Having cycled the first part of Hannibal’s trail over a year ago, in September 2013 I embarked on another journey facing territories that were completely unknown to me as I joined his route a little further on. I arrived in Gavi, Italy and was immediately overwhelmed by the heat of the summer sun that was gleaming across the courtyard of Villa Sparina.
During a few preparatory talks with the guys at Ride and Seek, I had come to learn that many a kilometre this year would be clipped on to an understated Lynskey Helix. Of course it didn’t take me long to pull from the case my cleats and helmet and get going on a little warm-up ride.
The best way to describe the roads, I would say, is ‘unique’. I would come to learn throughout the following eight days that to predict the surface that lay around the corner was as hard a feat as forecasting the lottery. I had ridden stage 1 of the Hannibal tour last year and that was predominantly in France – the rumour that the road surfaces in Italy are inferior is true. That evening in the hotel I prepared myself for a challenging week ahead.
The first full day of the tour came around all too quickly. It felt as if I had only closed my eyes for a matter of minutes when the echoes from my alarm ricocheted around my ears as I lay for a moment staring out of the window into the impressive morning sky.
Following a hearty breakfast we headed out in an excited stream on a ride that would see us climb over 2,500 metres in the Apennine foothills on our way towards the impressive Trebbia castle. A breathtaking charade of rolling vineyards provided appropriate views to surpass the time when my mind was not completely focused on the road ahead.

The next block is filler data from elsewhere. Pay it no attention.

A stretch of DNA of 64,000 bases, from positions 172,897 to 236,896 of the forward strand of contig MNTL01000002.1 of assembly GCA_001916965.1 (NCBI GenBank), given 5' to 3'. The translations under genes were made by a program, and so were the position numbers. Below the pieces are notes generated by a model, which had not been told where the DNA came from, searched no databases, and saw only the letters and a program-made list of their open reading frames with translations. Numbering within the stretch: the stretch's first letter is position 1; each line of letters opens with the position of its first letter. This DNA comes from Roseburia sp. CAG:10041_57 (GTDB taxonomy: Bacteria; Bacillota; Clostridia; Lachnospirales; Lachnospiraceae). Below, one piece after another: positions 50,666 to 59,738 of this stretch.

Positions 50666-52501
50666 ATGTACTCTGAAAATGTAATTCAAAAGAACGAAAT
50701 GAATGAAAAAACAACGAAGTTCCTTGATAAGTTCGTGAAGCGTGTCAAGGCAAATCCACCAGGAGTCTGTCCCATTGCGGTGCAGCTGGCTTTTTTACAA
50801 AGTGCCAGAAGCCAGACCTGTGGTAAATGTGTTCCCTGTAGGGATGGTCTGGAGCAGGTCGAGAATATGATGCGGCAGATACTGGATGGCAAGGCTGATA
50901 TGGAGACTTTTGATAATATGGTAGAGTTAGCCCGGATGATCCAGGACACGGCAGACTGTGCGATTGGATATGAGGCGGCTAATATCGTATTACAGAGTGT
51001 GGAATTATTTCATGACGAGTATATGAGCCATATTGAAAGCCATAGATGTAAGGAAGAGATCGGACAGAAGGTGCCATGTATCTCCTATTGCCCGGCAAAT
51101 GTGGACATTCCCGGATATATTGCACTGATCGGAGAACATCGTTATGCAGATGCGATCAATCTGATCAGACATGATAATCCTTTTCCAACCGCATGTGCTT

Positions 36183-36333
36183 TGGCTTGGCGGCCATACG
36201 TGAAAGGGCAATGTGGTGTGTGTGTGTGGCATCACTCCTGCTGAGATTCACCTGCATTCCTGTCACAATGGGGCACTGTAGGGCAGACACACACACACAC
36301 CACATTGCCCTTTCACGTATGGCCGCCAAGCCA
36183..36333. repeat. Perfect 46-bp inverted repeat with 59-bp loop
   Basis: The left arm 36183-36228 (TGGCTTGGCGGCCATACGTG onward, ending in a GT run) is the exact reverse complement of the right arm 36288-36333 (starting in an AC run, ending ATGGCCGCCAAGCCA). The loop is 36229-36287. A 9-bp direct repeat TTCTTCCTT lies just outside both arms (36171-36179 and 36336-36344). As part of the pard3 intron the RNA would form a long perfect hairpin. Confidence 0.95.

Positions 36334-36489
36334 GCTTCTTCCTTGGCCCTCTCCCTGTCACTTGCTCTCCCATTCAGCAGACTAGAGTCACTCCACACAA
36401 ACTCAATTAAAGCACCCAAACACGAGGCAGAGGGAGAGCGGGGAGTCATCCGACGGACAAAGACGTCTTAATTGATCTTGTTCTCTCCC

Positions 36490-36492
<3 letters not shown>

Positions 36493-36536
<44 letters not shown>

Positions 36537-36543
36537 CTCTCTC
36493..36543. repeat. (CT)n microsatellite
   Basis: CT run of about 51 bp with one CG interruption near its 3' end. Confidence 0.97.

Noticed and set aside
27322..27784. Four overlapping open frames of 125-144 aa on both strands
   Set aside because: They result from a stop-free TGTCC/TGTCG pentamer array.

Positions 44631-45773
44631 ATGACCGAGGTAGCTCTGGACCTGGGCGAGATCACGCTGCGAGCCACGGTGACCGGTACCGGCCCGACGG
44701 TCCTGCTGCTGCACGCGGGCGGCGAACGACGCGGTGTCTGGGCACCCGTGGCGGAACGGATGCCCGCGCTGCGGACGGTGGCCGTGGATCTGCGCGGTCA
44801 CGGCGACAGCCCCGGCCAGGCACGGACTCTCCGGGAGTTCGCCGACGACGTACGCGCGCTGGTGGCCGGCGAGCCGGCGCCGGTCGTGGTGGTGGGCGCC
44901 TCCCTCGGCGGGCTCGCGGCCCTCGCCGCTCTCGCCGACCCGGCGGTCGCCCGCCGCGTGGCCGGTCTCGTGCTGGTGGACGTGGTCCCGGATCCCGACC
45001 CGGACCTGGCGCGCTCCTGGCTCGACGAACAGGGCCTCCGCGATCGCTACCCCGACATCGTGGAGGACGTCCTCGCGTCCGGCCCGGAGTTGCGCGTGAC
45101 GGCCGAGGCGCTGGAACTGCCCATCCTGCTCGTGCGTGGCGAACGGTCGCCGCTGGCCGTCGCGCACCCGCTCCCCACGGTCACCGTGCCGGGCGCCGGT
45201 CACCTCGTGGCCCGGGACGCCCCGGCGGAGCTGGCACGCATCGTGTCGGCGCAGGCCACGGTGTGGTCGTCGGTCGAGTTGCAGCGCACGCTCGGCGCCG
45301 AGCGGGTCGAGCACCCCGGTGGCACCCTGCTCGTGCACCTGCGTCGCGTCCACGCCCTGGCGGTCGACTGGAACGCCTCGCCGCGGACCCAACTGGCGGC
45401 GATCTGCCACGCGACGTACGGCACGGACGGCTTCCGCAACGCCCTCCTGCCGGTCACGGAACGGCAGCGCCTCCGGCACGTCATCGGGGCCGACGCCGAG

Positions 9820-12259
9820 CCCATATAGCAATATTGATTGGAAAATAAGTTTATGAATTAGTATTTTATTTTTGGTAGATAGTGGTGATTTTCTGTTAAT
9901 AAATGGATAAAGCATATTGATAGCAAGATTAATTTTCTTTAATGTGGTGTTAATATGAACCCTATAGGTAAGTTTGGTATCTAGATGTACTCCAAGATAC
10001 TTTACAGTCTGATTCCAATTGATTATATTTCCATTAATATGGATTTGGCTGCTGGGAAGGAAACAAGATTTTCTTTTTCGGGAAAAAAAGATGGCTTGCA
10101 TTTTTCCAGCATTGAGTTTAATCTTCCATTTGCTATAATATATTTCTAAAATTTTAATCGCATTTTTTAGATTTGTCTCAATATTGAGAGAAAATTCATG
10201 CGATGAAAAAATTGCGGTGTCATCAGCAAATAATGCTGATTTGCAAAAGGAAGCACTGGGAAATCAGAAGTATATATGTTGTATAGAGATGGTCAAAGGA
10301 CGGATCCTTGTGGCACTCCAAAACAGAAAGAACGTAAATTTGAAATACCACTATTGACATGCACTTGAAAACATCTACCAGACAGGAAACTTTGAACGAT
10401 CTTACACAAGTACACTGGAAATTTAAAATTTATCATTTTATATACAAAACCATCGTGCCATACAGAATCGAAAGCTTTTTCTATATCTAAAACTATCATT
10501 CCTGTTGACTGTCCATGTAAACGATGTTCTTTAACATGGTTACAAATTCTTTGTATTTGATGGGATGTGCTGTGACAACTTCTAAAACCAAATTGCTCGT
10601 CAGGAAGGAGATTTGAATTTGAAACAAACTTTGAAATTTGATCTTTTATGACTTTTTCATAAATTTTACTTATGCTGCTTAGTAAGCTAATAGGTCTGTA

Living in a relatively flat region of the world, it seems that no matter what level my fitness is, my legs always surprise me in their inability to work on the first few climbs that I face. Of course, there was no exception to the rule on this occasion. As if accepting this, my heart rate took on a life of its own as I negotiated some of the infamous ‘muri’ (walls) for which this area is renowned.
The road less travelled that we were on was also fairly rough in parts so the titanium bike that I was provided with was a salvation. Battling up the hills, I began to focus on the beautiful twisted frame of the Lynskey Helix that knowingly pointed ahead and seemed to alleviate even the roughest terrain. In my research prior to the tour I had learned that the twisted tubes made the frame 15 per cent stiffer. Although initially this tube profile had been created by a manufacturing mistake, the US manufacturer soon saw the advantages and put it into production.